New England’s dairy farms, with their aging barns, grazing cows, and weather-beaten workers, have the lines, cracks, and textures that lend themselves to the starkness of black-and-white photographs.
Vermont native Skye Chalmers has captured this lifestyle to striking effect in his new coffee-table book “Sending Milk: The Northeast Farms and Farmers of the Cabot Creamery Cooperative.” Cabot, a farmer-owned co-op, hired Chalmers to create a series of black-and-white portraits (right) to celebrate its farmers. Chalmers expanded the concept, traveling the Northeast to photograph not only farmers but their workplaces: the tools, barns, cows, and wide expanses of land.
The introductory essay by Stephen Kiernan is an eloquent testament to the hard work and passion of dairy farmers and the enduring value of what they do, both in producing food and preserving a landscape that pleases the eye and ties the present to the past.
For years, the news about dairy farms has been grim, but Kiernan has good tidings to report: “Farm closings have dwindled to a trickle. Delinquency on federal loans is near zero,” he writes. After Hurricane Irene, the Vermont Community Foundation hoped to raise $1 million over the course of a year for its Farm Disaster Relief Fund. Within 10 weeks, it had $2.2 million.
Throughout the essay, Kiernan returns to the refrain: “Why be a farmer?” Among the reasons he offers: “To have no end of things that need doing, job security for as long as the world wants supper . . . To see buildings and equipment age, show signs of good use, and realize that the same thing is happening to you.”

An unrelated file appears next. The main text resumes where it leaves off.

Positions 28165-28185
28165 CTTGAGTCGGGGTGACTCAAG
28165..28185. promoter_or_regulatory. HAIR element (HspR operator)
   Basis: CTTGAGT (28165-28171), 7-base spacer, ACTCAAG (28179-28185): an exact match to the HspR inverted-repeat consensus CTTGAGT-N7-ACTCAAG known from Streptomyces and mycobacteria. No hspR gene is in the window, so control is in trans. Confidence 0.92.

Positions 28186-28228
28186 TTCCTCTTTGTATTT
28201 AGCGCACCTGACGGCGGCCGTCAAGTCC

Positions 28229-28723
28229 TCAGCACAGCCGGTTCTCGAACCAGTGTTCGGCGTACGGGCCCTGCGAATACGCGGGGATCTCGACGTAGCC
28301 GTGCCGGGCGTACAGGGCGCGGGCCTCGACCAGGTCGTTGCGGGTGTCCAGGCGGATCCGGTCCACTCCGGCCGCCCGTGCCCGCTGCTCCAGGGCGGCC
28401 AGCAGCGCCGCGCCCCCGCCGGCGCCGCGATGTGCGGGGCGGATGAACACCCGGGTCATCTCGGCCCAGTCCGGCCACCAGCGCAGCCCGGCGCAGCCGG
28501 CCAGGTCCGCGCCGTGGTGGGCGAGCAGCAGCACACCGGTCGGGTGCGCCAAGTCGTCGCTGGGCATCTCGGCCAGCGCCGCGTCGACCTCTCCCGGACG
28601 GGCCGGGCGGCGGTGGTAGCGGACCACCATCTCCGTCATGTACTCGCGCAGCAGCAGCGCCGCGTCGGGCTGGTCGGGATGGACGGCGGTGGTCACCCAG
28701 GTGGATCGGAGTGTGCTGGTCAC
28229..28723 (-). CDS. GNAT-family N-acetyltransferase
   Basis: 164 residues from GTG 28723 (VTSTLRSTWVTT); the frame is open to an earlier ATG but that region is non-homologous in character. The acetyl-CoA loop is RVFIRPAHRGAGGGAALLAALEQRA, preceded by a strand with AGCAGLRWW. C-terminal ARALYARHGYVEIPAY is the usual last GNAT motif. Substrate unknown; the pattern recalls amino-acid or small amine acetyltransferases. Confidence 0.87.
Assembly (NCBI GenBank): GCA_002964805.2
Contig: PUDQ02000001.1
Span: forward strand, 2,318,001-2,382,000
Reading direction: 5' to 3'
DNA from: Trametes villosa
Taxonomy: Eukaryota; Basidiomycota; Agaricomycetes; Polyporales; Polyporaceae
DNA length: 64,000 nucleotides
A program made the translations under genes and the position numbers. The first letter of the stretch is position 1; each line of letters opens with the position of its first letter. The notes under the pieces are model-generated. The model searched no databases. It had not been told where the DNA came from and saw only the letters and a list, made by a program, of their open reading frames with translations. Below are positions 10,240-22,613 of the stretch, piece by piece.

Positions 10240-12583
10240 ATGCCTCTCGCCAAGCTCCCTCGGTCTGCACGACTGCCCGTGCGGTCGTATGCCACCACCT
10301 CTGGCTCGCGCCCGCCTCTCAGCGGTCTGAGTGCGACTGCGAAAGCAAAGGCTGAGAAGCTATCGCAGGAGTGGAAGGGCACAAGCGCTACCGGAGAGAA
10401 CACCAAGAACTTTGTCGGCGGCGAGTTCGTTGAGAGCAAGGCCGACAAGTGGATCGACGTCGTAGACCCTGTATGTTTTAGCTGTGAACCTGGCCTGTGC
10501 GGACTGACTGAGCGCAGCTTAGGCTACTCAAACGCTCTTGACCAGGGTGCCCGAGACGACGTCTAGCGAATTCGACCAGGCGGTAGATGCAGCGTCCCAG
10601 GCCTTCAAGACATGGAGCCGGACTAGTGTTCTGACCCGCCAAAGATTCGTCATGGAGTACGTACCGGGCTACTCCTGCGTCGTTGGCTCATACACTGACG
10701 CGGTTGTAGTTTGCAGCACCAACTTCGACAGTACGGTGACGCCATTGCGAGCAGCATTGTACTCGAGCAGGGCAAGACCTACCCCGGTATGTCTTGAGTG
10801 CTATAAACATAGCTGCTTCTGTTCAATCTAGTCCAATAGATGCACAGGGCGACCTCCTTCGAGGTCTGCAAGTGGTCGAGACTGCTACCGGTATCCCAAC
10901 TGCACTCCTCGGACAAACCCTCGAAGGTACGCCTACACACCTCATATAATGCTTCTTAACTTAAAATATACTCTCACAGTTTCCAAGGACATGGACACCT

Chalmers published the book himself, locating an employee-owned printer in Wisconsin to produce hardcover and paperback editions and sharing the printing costs with Cabot. In keeping with his independent spirit, he’s selling the book in independent bookstores and online, not on Amazon but through Northshire Bookstore in Manchester Center, Vt.
Nantucket Book Festival
The first Nantucket Book Festival kicks off on June 15 with a discussion among three authors whose writing lives are closely tied to the island. On the opening night of the weekend festival, island residents Elin Hilderbrand, a beach romance novelist, and Nathaniel Philbrick, author of “In the Heart of the Sea” (Penguin) about a Nantucket whaling disaster, will join Pam Belluck, author of a new book about island doctor Timothy Lepore. Belluck, formerly New England bureau chief for The New York Times, logged time on the island researching “Island Practice: Cobblestone Rash, Underground Tom, and Other Adventures of a Nantucket Doctor” (PublicAffairs).
In addition to talks and panel discussions by more than 50 authors, there will be a literary limerick picnic and a pig roast. Details at nantucketbookfestival.org.
• “Eat and Run: My Unlikely Journey to Ultramarathon Greatness” by Scott Jurek with Steve Friedman (Houghton Mifflin Harcourt)
• “Does This Baby Make Me Look Straight? Confessions of a Gay Dad”by Dan Bucatinsky (Simon and Schuster)
• “Ozzie’s School of Management: Lessons from the Dugout, the Clubhouse, and the Doghouse”by Rick Morrissey (Times)
Pick of the week
Jean-Paul Adriaansen of Water Street Bookstore in Exeter, N.H., recommends “The Watchers” by Jon Steele (Blue Rider): “An ancient cathedral in Lausanne, Switzerland, becomes the playground for the eternal fight between good and evil. A crippled, simple-minded belfry watcher, an amnesiac detective, and an American high society call girl are the unwilling and unknowing players in a thrilling story.”